West Indies and India, Cricket and the Global Pulse

West Indies and India, Cricket and the Global Pulse

Brian Stoddart explores the rise and dominance of Indian cricket.

As America’s Professional Golf Association (PGA) Tour arm wrestles Saudi Arabia’s Public Investment Fund (PIF) and it’s LIV Golf offshoot for golf’s global future, some consequences of globalised sport were played out on a dustbowl cricket pitch in the Caribbean island of Dominica and another in Grand Prairie, Texas.

Cricket, the English game taken around the world with the British Empire, took root immediately in settler communities then, over time, transferred into local ones. England was long the authority on the game in both playing and governance realms before countries like South Africa and Australia grew in strength. As independence came and Empire faded into Commonwealth, teams like Pakistan rose to prominence but none reached the heights attained by West Indies in the 1970s and 80s.

As C L R James recorded in Beyond a Boundary, Caribbean cricket was as much a vehicle for social resistance by formerly enslaved communities as it was a mere game. Admitted to test match playing status in the 1920s, West Indies beat England in England in 1950 as the Windrush generation settled in while the fight for independence continued in the Caribbean game’s island and territory constituencies. This was about colour, caste and class, and reached its peak in the 1970s and1980s team led by Clive Lloyd that carried all before it and whose social value was demonstrated in the later documentary, Fire in Babylon.

But at the very moment of triumph, there were signs of change. West Indies won the first two World Cups in 1975 and 1979, but India won in 1983 and that, arguably, marked the real beginning of the game’s globalisation. To that point, India was an enthusiastic follower of the game but a minnow in playing ability, but 1983 changed that because the country had a huge popular base for the game, a nascent economic platform to nourish it, and a growing awareness of governance and political strength. All that was harnessed by Jagmohan Dalmiya’s galvanisation of all the world’s minor cricket nations to vote as a bloc in the game’s politics. That won India World Cup host status in 1987.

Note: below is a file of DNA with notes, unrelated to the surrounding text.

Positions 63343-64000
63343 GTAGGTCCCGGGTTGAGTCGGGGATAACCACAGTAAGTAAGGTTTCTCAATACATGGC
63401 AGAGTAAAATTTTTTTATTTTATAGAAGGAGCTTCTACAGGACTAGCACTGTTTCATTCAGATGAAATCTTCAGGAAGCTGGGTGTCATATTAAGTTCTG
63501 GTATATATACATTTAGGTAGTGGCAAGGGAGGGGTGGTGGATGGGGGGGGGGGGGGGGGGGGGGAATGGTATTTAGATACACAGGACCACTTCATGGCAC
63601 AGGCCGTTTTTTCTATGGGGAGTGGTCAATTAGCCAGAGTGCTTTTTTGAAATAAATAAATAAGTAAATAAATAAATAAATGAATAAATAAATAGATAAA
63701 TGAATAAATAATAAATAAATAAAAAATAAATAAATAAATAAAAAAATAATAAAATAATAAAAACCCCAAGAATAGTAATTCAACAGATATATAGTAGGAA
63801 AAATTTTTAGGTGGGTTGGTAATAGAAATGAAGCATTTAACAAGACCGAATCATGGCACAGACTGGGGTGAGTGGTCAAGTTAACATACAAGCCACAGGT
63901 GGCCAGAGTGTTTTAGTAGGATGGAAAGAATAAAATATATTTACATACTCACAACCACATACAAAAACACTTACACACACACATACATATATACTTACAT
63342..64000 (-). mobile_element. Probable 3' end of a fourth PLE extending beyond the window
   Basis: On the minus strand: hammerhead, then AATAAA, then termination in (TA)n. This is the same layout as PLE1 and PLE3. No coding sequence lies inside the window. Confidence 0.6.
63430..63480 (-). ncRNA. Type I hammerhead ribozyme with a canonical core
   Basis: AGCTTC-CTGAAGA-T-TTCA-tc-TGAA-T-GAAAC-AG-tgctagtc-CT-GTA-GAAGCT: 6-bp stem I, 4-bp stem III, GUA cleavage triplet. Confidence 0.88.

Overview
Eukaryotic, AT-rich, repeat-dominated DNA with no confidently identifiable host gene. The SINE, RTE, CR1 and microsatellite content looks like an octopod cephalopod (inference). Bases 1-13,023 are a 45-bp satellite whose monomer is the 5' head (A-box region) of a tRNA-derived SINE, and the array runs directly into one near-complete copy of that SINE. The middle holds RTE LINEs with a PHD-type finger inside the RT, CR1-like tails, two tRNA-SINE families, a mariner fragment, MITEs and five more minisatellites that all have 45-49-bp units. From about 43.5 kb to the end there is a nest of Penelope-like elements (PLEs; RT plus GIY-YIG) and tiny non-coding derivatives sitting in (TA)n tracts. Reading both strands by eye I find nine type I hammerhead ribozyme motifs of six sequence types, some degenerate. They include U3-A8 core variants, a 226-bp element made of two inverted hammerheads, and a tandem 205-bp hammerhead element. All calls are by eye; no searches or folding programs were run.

From that point, India rose inexorably to be both a playing and a political force in world cricket, eventually forcing the International Cricket Council to relocate from London to Dubai. The final piece in the globalisation jigsaw came with the 2008 inauguration of the Indian Premier League that capped the rise of T20 limited overs cricket as the game’s main form, and also began to skew mobilisation of the game’s playing workforce. India was now running the global game.

So when a few days ago in Roseau, Dominica India thrashed home side West Indies three days into a five day match, that simply confirmed how the cricket roles of the two sides had been reversed in the space of forty years.